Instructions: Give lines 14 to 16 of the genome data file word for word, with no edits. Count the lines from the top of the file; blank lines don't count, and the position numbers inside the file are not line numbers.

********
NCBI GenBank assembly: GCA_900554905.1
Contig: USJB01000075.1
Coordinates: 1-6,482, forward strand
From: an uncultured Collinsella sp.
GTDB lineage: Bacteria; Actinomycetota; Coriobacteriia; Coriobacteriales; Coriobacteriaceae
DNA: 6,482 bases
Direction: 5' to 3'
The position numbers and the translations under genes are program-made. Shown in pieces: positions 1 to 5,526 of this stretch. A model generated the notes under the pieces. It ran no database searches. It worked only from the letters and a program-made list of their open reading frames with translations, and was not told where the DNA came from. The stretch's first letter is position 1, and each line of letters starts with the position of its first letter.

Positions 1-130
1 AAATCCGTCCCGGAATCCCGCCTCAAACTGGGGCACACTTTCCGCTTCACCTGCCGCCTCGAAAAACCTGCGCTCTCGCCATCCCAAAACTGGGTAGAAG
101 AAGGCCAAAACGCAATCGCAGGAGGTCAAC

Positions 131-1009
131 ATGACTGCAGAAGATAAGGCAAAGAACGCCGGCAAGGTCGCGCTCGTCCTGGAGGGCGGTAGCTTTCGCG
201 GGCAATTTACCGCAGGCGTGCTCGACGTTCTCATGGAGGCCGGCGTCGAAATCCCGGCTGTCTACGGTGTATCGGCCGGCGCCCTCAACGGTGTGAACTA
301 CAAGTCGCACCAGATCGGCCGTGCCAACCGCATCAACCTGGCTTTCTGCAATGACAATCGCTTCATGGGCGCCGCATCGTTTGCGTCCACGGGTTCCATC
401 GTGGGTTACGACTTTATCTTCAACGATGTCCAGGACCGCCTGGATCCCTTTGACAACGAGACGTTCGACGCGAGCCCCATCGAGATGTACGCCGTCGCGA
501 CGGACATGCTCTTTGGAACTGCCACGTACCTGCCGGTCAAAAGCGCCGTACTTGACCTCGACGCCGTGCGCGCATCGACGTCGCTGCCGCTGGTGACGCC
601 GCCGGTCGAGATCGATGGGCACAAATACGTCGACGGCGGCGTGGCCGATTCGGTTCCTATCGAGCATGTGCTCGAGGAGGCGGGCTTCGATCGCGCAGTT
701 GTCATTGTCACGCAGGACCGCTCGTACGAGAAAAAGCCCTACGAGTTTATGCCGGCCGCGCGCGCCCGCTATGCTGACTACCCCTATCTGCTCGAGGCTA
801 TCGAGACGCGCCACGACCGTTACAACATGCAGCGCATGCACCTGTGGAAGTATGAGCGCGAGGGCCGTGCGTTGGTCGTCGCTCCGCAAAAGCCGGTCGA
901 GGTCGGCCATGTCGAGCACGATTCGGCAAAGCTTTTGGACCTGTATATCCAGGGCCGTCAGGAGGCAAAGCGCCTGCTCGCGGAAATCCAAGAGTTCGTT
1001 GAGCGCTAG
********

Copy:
201 GGCAATTTACCGCAGGCGTGCTCGACGTTCTCATGGAGGCCGGCGTCGAAATCCCGGCTGTCTACGGTGTATCGGCCGGCGCCCTCAACGGTGTGAACTA
301 CAAGTCGCACCAGATCGGCCGTGCCAACCGCATCAACCTGGCTTTCTGCAATGACAATCGCTTCATGGGCGCCGCATCGTTTGCGTCCACGGGTTCCATC
401 GTGGGTTACGACTTTATCTTCAACGATGTCCAGGACCGCCTGGATCCCTTTGACAACGAGACGTTCGACGCGAGCCCCATCGAGATGTACGCCGTCGCGA